Carroll’s pyramid of CSR in context

As one of the first and most cited and most influential models of CSR (Schwartz & Carroll 2003) this precedence given to economic responsibilities has permeated the subsequent literature and the discourse surrounding CSR. Nevertheless, Carroll’s pyramid of CSR can clearly not be held responsible for the entire direction of the CSR discourse. Indeed, almost as prevalent in CSR textbooks as Carroll’s pyramid of CSR is Friedman’s assertions that “the social responsibility of business is to make a profit” ((Friedman 1970), p. 13). Brooks (2010) argues that the response of the CSR academy to Friedman’s pronouncement led to a wrong turn in the development of the CSR construct, as rather than justifying CSR on moral grounds, the academic community (of which Carroll was a part), responded by attempting to justify CSR in economic terms. Brooks argues that this has resulted in an almost obsessive quest to find a positive relationship between corporate social performance (CSP) and CFP that has dominated the CSR discourse ever since, leading to a marginalization of moral considerations. It has been argued that CSR has won the battle, but lost the war in the sense that although Carroll’s business-friendly model may have allowed CSR to have become accepted and even embraced by the business community, it does not allow ethical or even legal arguments to take precedence over economic arguments (Brooks 2010). Indeed if CSR was truly a moral responsibility then its relationship to CFP should be moot, yet while there are numerous articles relating to the relationship between CSR and CFP, there are very few exploring the social and environmental impacts of CSR (Baden & Harwood 2013), providing an indication of how far Carroll’s conception of CSR is from being a model of genuine social responsibility.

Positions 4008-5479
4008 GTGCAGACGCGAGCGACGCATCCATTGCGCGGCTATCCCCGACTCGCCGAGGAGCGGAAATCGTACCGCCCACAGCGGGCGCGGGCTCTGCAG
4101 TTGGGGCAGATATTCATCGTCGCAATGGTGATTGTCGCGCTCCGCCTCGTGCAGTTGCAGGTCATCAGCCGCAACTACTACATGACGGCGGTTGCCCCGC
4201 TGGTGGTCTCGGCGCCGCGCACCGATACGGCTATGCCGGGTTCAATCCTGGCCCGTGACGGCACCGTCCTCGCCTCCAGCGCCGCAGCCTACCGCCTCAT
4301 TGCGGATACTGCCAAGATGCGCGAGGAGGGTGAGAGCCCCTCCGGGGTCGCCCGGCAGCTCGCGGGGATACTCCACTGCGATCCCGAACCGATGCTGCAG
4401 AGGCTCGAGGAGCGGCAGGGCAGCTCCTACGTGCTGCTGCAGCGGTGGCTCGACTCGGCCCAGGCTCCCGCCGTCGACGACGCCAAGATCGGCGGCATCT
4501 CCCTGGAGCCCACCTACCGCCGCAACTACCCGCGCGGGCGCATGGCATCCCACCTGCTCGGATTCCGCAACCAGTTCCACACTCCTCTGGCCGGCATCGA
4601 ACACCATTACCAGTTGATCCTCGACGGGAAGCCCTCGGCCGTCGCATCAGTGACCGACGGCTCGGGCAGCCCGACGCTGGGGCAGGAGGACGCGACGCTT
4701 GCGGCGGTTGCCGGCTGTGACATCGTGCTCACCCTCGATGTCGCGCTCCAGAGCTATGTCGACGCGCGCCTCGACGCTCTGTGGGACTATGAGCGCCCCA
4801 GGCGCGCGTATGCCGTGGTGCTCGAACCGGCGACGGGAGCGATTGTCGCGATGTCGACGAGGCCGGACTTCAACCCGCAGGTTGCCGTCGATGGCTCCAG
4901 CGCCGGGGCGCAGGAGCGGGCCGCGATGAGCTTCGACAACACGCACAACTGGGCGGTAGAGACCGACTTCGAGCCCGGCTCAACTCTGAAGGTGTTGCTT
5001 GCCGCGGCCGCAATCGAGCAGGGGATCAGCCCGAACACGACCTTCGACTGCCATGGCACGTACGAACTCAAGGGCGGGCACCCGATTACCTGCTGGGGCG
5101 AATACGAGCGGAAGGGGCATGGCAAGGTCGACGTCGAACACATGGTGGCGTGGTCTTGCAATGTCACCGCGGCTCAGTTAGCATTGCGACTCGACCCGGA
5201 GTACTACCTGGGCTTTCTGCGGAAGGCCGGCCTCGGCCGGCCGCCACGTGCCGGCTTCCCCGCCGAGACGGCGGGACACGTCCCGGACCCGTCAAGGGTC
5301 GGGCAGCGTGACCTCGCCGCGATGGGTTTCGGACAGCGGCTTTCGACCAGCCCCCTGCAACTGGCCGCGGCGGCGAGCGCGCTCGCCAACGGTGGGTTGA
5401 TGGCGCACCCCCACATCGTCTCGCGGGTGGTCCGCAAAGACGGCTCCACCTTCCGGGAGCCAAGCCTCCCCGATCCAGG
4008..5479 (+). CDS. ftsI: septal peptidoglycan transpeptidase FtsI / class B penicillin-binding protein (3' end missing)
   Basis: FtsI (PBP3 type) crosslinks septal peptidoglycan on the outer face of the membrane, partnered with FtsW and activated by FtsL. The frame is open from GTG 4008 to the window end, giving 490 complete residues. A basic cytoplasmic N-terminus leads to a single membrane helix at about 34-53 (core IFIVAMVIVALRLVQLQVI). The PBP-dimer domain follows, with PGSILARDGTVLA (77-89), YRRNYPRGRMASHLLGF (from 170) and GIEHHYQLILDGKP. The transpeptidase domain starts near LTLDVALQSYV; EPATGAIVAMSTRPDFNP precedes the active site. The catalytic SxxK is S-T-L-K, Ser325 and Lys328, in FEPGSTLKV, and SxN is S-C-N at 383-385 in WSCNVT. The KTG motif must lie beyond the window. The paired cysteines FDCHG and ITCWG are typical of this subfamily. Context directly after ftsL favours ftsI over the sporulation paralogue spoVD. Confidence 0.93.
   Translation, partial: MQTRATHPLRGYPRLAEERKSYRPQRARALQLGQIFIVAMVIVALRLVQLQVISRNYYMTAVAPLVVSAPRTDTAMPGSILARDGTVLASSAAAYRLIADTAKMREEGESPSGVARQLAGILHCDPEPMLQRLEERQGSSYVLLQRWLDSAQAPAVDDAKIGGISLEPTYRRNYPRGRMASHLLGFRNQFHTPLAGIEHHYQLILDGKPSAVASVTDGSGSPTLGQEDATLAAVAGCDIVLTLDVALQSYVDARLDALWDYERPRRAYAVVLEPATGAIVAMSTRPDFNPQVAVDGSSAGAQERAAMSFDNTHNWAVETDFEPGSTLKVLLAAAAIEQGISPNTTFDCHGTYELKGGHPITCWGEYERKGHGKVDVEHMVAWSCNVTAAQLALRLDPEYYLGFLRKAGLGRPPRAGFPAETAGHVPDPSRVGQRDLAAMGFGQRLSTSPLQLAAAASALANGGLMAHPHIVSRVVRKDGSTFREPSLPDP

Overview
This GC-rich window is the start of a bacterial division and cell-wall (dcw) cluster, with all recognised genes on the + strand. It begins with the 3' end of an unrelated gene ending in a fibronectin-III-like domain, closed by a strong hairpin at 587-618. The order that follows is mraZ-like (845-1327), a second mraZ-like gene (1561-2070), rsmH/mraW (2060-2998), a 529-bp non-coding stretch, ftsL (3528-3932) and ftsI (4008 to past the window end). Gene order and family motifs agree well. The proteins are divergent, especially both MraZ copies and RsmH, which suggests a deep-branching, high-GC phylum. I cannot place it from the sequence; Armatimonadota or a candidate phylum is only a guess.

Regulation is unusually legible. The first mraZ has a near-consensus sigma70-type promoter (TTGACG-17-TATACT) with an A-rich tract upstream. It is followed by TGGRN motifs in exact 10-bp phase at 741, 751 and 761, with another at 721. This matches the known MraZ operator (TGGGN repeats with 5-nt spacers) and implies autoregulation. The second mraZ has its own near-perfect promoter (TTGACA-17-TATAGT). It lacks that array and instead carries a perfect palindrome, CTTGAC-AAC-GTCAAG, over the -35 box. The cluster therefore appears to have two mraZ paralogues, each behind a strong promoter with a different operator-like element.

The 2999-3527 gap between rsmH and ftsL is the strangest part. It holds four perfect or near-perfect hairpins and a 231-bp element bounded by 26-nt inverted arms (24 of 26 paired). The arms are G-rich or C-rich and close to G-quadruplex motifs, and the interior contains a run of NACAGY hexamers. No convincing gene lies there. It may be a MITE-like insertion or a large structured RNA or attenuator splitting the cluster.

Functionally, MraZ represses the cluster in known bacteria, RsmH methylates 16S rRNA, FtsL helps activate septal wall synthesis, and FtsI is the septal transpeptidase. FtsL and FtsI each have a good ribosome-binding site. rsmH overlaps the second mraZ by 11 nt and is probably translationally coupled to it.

It must also be appreciated that Carroll’s placing of economic responsibilities as primary did not happen in a vacuum and reflects the tenets of traditional economic theory based on the mechanisms of Adam Smith’s ‘invisible hand’, which posits that society benefits when business serves its self-interest:

“Every individual neither intends to promote the public interest, nor knows how much he is promoting it… By directing [his] industry in such a manner as its produce may be of greatest value, he intends only his own gain, and he is in this, as in many other cases, led by an invisible hand to promote an end which was not part of his intention. Nor is it always the worse for society more effectually than when he really intends to promote it” (Smith 1776).

However Adam Smith in ‘The Theory or Moral Sentiments’ (Smith 1759) makes it clear that he is not advocating an economic system based solely on self-interest, and the free-market is only possible on the assumption that man is a social animal with moral sentiments designed by nature to live in harmony with society. Despite this, the notion that society is best served by an economic system based on self-interest is the idea that stuck, as illustrated by Heyne’s selective summary of Smith’s thought: “If Adam Smith was right, we are wasting our time attempting to define social responsibilities of businessmen. The public good will be promoted most effectively when each businessman assiduously pursues his own advantage” ((Heyne 1968) p. 7–8).